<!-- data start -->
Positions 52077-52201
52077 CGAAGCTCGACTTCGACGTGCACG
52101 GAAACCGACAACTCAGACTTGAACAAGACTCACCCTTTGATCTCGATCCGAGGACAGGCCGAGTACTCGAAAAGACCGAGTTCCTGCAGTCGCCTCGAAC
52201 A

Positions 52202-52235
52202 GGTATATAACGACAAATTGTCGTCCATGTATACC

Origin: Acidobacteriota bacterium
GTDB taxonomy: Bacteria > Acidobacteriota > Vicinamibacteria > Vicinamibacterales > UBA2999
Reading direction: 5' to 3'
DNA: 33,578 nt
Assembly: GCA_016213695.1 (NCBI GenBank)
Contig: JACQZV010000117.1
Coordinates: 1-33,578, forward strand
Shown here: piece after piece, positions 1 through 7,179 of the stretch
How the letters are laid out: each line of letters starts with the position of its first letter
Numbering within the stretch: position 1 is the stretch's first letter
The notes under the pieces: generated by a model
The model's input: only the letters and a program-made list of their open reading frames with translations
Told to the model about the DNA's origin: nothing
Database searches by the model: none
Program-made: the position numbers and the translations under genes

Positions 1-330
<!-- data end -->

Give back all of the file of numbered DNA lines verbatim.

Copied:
Positions 52077-52201
52077 CGAAGCTCGACTTCGACGTGCACG
52101 GAAACCGACAACTCAGACTTGAACAAGACTCACCCTTTGATCTCGATCCGAGGACAGGCCGAGTACTCGAAAAGACCGAGTTCCTGCAGTCGCCTCGAAC
52201 A

Positions 52202-52235
52202 GGTATATAACGACAAATTGTCGTCCATGTATACC

Origin: Acidobacteriota bacterium
GTDB taxonomy: Bacteria > Acidobacteriota > Vicinamibacteria > Vicinamibacterales > UBA2999
Reading direction: 5' to 3'
DNA: 33,578 nt
Assembly: GCA_016213695.1 (NCBI GenBank)
Contig: JACQZV010000117.1
Coordinates: 1-33,578, forward strand
Shown here: piece after piece, positions 1 through 7,179 of the stretch
How the letters are laid out: each line of letters starts with the position of its first letter
Numbering within the stretch: position 1 is the stretch's first letter
The notes under the pieces: generated by a model
The model's input: only the letters and a program-made list of their open reading frames with translations
Told to the model about the DNA's origin: nothing
Database searches by the model: none
Program-made: the position numbers and the translations under genes

Positions 1-330